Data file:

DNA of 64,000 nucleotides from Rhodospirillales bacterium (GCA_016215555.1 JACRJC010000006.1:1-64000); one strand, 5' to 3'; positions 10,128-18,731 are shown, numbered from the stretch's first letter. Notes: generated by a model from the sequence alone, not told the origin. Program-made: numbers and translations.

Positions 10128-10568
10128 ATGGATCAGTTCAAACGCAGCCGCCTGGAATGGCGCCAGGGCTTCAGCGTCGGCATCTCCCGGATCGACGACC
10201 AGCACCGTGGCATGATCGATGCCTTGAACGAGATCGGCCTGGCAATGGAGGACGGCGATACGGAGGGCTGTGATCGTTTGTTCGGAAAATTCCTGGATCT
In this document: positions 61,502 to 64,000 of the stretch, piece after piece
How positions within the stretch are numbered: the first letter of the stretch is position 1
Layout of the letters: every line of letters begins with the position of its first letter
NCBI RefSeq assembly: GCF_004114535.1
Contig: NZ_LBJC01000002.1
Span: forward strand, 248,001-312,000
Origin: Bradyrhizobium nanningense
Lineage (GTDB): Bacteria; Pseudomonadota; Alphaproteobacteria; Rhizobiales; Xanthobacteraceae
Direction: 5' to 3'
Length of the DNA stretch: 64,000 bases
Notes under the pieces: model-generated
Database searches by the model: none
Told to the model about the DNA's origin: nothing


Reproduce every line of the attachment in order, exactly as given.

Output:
DNA of 64,000 nucleotides from Rhodospirillales bacterium (GCA_016215555.1 JACRJC010000006.1:1-64000); one strand, 5' to 3'; positions 10,128-18,731 are shown, numbered from the stretch's first letter. Notes: generated by a model from the sequence alone, not told the origin. Program-made: numbers and translations.

Positions 10128-10568
10128 ATGGATCAGTTCAAACGCAGCCGCCTGGAATGGCGCCAGGGCTTCAGCGTCGGCATCTCCCGGATCGACGACC
10201 AGCACCGTGGCATGATCGATGCCTTGAACGAGATCGGCCTGGCAATGGAGGACGGCGATACGGAGGGCTGTGATCGTTTGTTCGGAAAATTCCTGGATCT
In this document: positions 61,502 to 64,000 of the stretch, piece after piece
How positions within the stretch are numbered: the first letter of the stretch is position 1
Layout of the letters: every line of letters begins with the position of its first letter
NCBI RefSeq assembly: GCF_004114535.1
Contig: NZ_LBJC01000002.1
Span: forward strand, 248,001-312,000
Origin: Bradyrhizobium nanningense
Lineage (GTDB): Bacteria; Pseudomonadota; Alphaproteobacteria; Rhizobiales; Xanthobacteraceae
Direction: 5' to 3'
Length of the DNA stretch: 64,000 bases
Notes under the pieces: model-generated
Database searches by the model: none
Told to the model about the DNA's origin: nothing